I’ve got used to everybody speculating about how soft Labour’s lead is. But reading that >20% of the Tory VI are “joiners” – i.e. people who didn’t vote Tory in 2010 – it was a revelation to me!

  21. Billy Bob

    Hilarious – Thank you!


  22. Lord Ashcroft’s polling & analysis is basically saying:
    1. Don’t let the boundary changes slip away; &
    2. Don’t rule out an electoral pact with the LibDems.

    I know that both Parties have said there won’t be an electoral pact but they have been known to change their minds occasionally. ;-)

  23. @ Virgilio (and anyone else here who resides in France)

    I’d like your opinion on the following news item.

    I am calling bs on the excuse that led to this French woman not being arrested or fined. I have ridden on the Paris Metro, throughout the system, the RER, AND on the TGV. I cannot recall a single station where to get to the tracks heading in the opposite direction, one ever crossed over the actual tracks.

    But perhaps I’m wrong. My brother is convinced that there are parts of the RER Chatelet where transit riders can or have to walk across the tracks (and that it’s fairly common at non-high speed surface rail stations). Insights are appreciated.

    I’m am glad she wasn’t hurt though.

  24. @ Amber Star

    “Lord Ashcroft’s polling & analysis is basically saying:
    1. Don’t let the boundary changes slip away; &
    2. Don’t rule out an electoral pact with the LibDems.

    I know that both Parties have said there won’t be an electoral pact but they have been known to change their minds occasionally. :)”

    Well I think that would be an epic mistake, compounding an initial mistake by taking it even further. I mean, it’s like having a hookup with someone you hate, having it go really badly, and then deciding that a one time deal just isn’t enough so it’s time to enter into marriage. Let me tell you, BAD IDEA.

    Actually, this was something that my dad’s best friend used to do. Explains why he’s on marriage #6. :)

    And in all seriousness, I don’t think it would work out. I don’t think anyone in either party, save for David Laws, is particularly happy with the current arrangement. The Orangebookers aren’t Tories and the Tories aren’t Orangebookers. There may be some overlap with David Cameron and Nick Clegg but there isn’t much else that overlaps.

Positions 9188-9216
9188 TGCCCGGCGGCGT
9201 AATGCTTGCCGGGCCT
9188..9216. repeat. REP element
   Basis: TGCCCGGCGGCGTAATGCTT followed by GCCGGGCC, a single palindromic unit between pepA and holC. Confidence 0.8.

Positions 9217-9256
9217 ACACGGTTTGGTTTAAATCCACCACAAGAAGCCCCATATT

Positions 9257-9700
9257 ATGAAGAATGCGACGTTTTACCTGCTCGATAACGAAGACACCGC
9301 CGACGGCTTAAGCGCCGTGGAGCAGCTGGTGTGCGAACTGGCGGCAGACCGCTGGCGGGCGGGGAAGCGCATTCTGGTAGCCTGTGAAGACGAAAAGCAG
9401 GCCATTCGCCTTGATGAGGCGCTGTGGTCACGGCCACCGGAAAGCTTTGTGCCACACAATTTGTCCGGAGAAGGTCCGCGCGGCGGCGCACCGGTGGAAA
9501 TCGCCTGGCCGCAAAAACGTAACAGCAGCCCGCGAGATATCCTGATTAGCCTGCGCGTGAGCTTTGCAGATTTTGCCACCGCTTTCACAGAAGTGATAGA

Now as for the boundary changes, is the plan to reduce the number of seats still going through? (Has anyone suggested simply enacting a temporary freeze on the current number of seats in Parliament?).

    Also, with the whole proposed HOL reforms, is there some thought that those people who lose their Parliamentary seats will get back into Parliament by being placed on the ballot for the new upper house HOL seats?

  25. @ Amber

    Side rant here. I like the large size of your Parliament and its continual ability to expand. The Australians and Canadians appear to do this as well.

    For some bizarre reason in 1921, the United States enacted a permanent freeze on the number of House seats. We are now suffering the consequences and slowly screwing ourselves out of democracy because the population size for a House seat is becoming widely varied by state. We’re also screwing ourselves out of effective governance and good representation.

  26. So, if the LDs could consider an electoral pact with the Cons…why would they not consider one with Lab instead?

    I may be wrong, but aren’t there more seats where LDs and Cons are first/second compared to seats where Lab and LD are first/second?

    And would the purpose of an electoral pact be that in seats where one party cannot win (ie they are in poor third position) that party advises their supporters to vote for the pact partner?

  27. Graham, (FPT)

    – “I remain far from convinced that we will have ‘the debates’ next time – certainly not in the same format as 2010.. Nobody will formally reject them- merely a failure to agree on the form they should take.”

    Spot on.

    The Leaders Debates (funnily enough omitting the leaders of the largest parties in 2 out of 4 of the members of the UK) of 2010 will go down in history as one of the biggest foot-shooting exercises in modern political history. On so many different levels, and for all 3 participants.